up
Voting closed 0

Shirley Leung become your guest editor?

up
Voting closed 0

If Shirley Leung had edited this piece, it would have run more like:

You WILL eat those lima beans if it's the last thing you do, buster!

So help me, I will reach across this table and give you something to cry about, young man! Now open your mouth and shovel those beans in!

up
Voting closed 0

n/t

up
Voting closed 0

I like lima beans. But kale could disappear tomorrow and I wouldn't miss it at all.

up
Voting closed 0

Actually, I like cooked kale, really not that bad.

up
Voting closed 0

I love lima beans...under a thick layer of ketchup and/or barbecue sauce.

up
Voting closed 0

With enough spices, almost anything is edible.

up
Voting closed 0

As editor-in-chief, I assumed you had tweaked that tone of hers somewhat.

Can you please explain soon how hosting the Olympics will help us all with decluttering? I'm even more interested in how it will make us better drivers, of course... and help us find parking spaces.

up
Voting closed 0

Dear Olympia,

How will the 2024 Olympics help me clean out the attic? It's getting hard to find anything up there and I'm worried what happens if it ever catches fire. The whole thing would go up in an instant.

-- Cluttered in Canton.

Dear Cluttered,

You are in luck! The Olympic Agenda 2020 calls for leaner, cleaner Games. Let's see what tips we can glean from its inspiring message ...

up
Voting closed 0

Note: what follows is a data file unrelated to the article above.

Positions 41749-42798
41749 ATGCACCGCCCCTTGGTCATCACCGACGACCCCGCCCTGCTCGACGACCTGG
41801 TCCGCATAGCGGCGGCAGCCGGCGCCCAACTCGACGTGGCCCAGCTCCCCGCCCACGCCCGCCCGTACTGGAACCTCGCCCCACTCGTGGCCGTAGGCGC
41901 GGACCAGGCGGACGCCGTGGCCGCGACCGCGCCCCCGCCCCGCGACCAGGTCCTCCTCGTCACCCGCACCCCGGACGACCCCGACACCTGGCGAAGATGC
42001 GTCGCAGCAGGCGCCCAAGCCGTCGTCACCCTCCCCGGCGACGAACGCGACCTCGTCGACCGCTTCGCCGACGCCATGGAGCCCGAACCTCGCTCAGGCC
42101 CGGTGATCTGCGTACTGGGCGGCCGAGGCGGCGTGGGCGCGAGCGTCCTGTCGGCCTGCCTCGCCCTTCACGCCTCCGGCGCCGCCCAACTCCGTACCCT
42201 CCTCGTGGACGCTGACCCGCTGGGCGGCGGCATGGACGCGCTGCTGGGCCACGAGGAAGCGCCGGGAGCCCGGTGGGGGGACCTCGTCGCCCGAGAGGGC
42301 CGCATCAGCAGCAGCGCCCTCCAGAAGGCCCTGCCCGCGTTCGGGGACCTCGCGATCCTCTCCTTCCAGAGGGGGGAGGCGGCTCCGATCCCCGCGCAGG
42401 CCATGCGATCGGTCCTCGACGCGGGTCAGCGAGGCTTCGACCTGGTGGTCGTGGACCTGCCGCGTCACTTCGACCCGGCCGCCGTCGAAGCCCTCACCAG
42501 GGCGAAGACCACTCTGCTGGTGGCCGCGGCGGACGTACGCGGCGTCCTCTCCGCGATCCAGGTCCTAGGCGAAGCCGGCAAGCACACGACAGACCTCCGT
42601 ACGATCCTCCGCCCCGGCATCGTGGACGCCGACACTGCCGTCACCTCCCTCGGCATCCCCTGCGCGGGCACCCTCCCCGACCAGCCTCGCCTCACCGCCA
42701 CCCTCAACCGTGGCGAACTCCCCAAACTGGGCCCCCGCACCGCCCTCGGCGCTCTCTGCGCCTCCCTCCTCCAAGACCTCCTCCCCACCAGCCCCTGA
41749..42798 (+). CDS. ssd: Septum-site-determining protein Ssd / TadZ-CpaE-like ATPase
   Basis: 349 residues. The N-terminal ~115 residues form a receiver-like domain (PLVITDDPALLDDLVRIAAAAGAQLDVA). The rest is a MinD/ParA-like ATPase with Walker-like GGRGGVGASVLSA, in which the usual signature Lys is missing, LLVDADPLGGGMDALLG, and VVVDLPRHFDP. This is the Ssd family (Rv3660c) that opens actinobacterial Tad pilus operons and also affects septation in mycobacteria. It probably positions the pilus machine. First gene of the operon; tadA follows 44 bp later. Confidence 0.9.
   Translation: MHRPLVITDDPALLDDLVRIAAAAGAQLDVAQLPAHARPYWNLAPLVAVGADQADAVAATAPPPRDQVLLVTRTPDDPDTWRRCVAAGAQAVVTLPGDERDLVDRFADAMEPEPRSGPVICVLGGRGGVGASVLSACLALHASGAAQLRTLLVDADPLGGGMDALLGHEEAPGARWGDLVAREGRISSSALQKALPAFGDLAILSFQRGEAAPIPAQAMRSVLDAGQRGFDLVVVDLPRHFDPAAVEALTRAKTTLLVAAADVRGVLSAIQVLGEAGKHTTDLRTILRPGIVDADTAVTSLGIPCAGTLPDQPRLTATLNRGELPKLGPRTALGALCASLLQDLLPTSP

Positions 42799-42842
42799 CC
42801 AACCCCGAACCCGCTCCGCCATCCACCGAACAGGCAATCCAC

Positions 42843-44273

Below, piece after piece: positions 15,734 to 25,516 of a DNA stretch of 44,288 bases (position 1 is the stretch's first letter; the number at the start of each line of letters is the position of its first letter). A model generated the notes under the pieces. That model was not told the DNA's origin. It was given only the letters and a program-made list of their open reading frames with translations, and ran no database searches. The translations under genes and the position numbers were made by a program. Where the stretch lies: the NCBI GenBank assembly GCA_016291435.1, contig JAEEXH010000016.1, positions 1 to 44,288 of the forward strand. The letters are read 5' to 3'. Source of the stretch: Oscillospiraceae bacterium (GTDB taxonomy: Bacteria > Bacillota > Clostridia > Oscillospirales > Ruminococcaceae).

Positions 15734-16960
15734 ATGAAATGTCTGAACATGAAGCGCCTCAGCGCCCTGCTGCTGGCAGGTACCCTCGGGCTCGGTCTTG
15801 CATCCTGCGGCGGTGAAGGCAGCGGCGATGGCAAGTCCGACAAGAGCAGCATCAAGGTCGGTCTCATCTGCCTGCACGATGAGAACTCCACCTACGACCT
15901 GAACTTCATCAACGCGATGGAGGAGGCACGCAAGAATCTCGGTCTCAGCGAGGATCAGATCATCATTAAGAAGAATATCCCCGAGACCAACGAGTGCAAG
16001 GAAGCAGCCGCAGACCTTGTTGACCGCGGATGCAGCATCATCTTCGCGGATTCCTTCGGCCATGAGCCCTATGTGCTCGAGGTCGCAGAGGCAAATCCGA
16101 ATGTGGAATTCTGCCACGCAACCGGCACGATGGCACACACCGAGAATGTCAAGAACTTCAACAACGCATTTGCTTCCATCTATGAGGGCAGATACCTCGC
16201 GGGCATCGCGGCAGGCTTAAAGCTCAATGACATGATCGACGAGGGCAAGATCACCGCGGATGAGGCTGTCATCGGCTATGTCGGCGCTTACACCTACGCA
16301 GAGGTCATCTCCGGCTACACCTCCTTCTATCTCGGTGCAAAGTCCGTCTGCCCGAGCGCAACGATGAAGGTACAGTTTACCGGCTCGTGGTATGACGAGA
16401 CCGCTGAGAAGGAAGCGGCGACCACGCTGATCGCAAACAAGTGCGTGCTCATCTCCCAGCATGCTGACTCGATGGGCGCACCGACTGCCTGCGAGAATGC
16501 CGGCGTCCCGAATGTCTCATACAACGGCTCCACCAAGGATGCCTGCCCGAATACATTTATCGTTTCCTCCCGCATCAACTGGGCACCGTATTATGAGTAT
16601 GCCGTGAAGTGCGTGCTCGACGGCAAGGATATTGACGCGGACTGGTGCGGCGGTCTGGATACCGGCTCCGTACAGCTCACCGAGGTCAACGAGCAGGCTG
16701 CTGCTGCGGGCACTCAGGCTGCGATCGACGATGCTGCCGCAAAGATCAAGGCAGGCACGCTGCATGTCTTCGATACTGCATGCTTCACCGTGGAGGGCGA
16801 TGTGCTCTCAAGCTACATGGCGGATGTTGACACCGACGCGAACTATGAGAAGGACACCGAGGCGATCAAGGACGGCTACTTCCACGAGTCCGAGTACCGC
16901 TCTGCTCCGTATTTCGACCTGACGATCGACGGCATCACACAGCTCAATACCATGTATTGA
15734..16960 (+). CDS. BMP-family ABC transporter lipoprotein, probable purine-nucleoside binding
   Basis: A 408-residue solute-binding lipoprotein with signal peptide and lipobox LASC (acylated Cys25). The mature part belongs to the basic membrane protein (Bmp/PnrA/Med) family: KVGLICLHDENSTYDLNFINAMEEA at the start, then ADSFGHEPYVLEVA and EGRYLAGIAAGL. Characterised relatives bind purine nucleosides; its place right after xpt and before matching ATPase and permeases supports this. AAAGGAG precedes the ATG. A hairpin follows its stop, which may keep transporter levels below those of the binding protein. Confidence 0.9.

You're flying too high over a lot of heads.

up
Voting closed 0

You better watch it, you're liable to get a strongly worded letter about this

up
Voting closed 0

"Dear IOC,
You may get the impression that Boston and Massachusetts as a whole don't like vegetables and will not eat them. It's just not TRUE. The other day I had a salad at my mansion in Milton and the salad had romaine lettuce in it. I know my kids will love it just as much as I do. So, don't let those naysayers and adults-who-throw-tantrums give YOU the wrong impression. We really, really, really, do love you (and romaine lettuce).
Thanks,
Shirley

PS Can you start direct-depositing those checks you send me every week? I just don't have as much time as usual to go to our local, very special bank here in Milton (which is next door to Boston by the way so I'm uniquely qualified to know everything about Boston.) Thanks again!

up
Voting closed 0

Tomorrow: How the Olympics can turn us all into good drivers.

up
Voting closed 0

... bated breath.

And then, next week, we should learn how the Olympics will cause every Bostonian (and every visitor to Boston) to throw all trash (of any and all sorts) into appropriate trash receptacles, even if this requires carrying such trash for a considerable period of time.

up
Voting closed 0

the first Olympic delivery truck to be Storrowed.

Anyone want to start the pool?

up
Voting closed 0

when will Boston 2024 promise me 40 acres and a mule?

up
Voting closed 0

The Olympics will get rid of Globe Direct.

up
Voting closed 0

Adam would be the next Shirley Leung. LOL

But seriously.. nothing can stop Globe Direct, nothing. It's like the Energizer bunny.. they just keep coming and coming and coming, no matter what.

up
Voting closed 0

Tomorrow: How the Olympics can turn us all into good drivers.

How the Olympics solved the space-saver war once and for all
How the Olympics cured homelessness and the opioid crisis
How the Olympics gave us all a free pony
How the Olymipcs fixed the T

up
Voting closed 0